We estimated depth-averaged englacial attenuation rates in two ways. The first method uses measurements of the geometrically corrected returned power as a function of ice thickness (e.g. Winebrenner and others, 2003; Jacobel and others, 2009). The thickness dependence of the returned power can be used as a proxy for englacial attenuation if the basal reflectivity is independent of ice thickness, that is when , (Equation (2)). This method is appropriate when englacial losses (e.g. scattering from buried crevasses) other than G basal and L ice are significant (e.g. Raymond and others, 2006).

The second method uses an attenuation model that depends on depth profiles of ice temperature and chemistry. Englacial attenuation is a result of contributions from pure ice, acidity and sea salt in the ice column, which have different temperature dependences. However, the lack of information on depth profiles of chemistry precludes calculating the contributions from acidity and sea salt, and here we consider only the pure-ice contribution. Acidity and sea salt contribute 26% and 21% of the total depth-averaged attenuation rate at Siple Dome and Vostok ice-core sites, respectively (Matsuoka and others, 2011). The local one-way attenuation rate N (dBkm–1) is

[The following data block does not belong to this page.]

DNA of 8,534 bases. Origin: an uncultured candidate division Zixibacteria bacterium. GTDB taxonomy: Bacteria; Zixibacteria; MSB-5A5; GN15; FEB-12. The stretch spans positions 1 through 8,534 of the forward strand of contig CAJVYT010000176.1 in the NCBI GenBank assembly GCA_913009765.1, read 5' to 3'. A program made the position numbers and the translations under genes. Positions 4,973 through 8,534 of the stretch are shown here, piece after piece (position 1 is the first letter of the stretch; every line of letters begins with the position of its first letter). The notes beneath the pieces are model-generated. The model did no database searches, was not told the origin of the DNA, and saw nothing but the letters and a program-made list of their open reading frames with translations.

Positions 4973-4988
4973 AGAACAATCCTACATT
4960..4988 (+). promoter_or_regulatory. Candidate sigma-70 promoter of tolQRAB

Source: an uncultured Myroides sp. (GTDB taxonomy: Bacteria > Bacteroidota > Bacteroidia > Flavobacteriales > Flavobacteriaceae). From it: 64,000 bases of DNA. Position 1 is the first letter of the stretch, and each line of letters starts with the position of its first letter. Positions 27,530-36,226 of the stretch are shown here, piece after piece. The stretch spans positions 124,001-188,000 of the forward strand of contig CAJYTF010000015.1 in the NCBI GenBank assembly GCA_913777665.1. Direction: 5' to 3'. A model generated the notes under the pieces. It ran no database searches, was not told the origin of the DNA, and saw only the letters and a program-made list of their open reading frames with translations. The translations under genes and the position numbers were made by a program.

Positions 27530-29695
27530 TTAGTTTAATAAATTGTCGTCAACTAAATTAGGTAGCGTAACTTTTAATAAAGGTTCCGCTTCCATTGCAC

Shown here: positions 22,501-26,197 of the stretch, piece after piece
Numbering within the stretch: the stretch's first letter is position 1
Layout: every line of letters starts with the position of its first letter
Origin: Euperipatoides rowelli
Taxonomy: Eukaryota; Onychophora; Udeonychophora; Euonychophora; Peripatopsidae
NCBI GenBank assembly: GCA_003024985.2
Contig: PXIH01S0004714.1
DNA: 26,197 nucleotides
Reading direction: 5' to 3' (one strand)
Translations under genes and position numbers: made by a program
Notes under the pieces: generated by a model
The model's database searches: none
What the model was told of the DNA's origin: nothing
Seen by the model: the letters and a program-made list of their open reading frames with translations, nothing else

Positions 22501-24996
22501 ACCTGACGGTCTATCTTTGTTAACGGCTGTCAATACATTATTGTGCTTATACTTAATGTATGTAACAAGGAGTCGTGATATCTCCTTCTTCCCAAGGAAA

Here σ pure = 9.2 μsm–1, E pure = 0.51 eV, T r = 251 K and k is the Boltzmann constant (MacGregor and others, 2007; Matsuoka, 2011). These values have significant uncertainties because there are few published measurements of the temperature dependence of dielectric properties. Consequently, uncertainty in attenuation sensitivity to ice temperature and in estimated attenuation is also large. We ignore this uncertainty in the analysis below.